Mr. Howell is a lifelong protester and self-taught coder. He had begun researching how to build a facial recognition product that could defeat officers’ attempts to shield their identity.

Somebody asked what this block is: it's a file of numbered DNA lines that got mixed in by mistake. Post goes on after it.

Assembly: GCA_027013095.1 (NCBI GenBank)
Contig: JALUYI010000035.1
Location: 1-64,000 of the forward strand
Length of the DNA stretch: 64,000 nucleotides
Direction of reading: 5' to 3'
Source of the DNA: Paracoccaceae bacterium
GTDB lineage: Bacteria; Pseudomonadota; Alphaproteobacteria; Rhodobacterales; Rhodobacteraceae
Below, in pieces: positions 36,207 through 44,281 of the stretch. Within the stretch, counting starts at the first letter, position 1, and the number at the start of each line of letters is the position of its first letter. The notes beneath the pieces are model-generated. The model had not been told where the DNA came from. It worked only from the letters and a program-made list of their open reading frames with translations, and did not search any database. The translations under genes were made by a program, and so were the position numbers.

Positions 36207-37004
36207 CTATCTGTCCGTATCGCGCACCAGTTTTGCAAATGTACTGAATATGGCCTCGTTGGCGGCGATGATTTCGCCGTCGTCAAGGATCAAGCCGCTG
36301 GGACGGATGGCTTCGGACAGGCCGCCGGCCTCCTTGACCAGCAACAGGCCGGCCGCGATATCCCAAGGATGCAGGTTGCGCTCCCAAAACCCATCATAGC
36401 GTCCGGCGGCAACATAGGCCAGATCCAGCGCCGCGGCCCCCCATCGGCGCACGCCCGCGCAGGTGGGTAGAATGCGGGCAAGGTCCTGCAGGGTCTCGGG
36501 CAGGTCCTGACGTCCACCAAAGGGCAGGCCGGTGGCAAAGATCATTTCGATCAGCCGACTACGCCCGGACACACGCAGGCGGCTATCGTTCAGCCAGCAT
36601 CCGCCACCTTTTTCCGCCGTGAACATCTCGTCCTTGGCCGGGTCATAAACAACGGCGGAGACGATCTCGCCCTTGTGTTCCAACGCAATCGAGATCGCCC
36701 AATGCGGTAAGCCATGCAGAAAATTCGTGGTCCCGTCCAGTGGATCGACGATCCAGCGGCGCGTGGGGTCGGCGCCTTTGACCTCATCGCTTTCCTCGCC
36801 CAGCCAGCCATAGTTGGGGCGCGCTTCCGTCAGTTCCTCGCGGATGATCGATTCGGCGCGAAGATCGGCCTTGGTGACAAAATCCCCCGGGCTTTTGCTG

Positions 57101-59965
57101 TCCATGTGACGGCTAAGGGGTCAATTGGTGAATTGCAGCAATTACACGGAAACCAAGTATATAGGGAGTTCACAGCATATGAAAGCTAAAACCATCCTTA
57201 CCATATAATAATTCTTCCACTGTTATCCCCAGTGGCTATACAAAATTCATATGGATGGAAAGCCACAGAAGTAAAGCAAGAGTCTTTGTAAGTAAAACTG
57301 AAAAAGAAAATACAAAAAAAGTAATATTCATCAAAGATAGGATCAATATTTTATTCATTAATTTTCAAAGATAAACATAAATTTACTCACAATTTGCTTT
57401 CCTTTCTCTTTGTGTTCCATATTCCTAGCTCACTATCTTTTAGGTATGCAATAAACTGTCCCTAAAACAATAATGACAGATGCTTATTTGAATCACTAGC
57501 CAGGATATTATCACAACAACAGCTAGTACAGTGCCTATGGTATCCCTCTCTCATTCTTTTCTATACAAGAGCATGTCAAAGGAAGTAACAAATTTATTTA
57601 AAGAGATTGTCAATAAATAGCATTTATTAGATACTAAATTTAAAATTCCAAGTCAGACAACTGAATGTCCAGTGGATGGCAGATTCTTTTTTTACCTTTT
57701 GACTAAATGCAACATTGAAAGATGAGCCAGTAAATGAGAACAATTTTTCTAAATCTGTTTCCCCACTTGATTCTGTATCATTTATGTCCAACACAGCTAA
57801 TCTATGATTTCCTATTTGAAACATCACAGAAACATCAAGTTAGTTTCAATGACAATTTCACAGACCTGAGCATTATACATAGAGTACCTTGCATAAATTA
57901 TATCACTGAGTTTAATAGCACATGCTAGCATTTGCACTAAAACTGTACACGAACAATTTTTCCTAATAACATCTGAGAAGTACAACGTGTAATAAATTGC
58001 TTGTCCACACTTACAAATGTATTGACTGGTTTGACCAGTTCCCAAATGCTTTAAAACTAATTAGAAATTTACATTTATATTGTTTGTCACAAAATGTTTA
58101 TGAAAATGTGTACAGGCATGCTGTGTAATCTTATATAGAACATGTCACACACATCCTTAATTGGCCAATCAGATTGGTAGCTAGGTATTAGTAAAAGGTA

Mr. Howell is not alone in his pursuit. Law enforcement has used facial recognition to identify criminals, using photos from government databases or, through a company called Clearview AI, from the public internet. But now activists around the world are turning the process around and developing tools that can unmask law enforcement in cases of misconduct.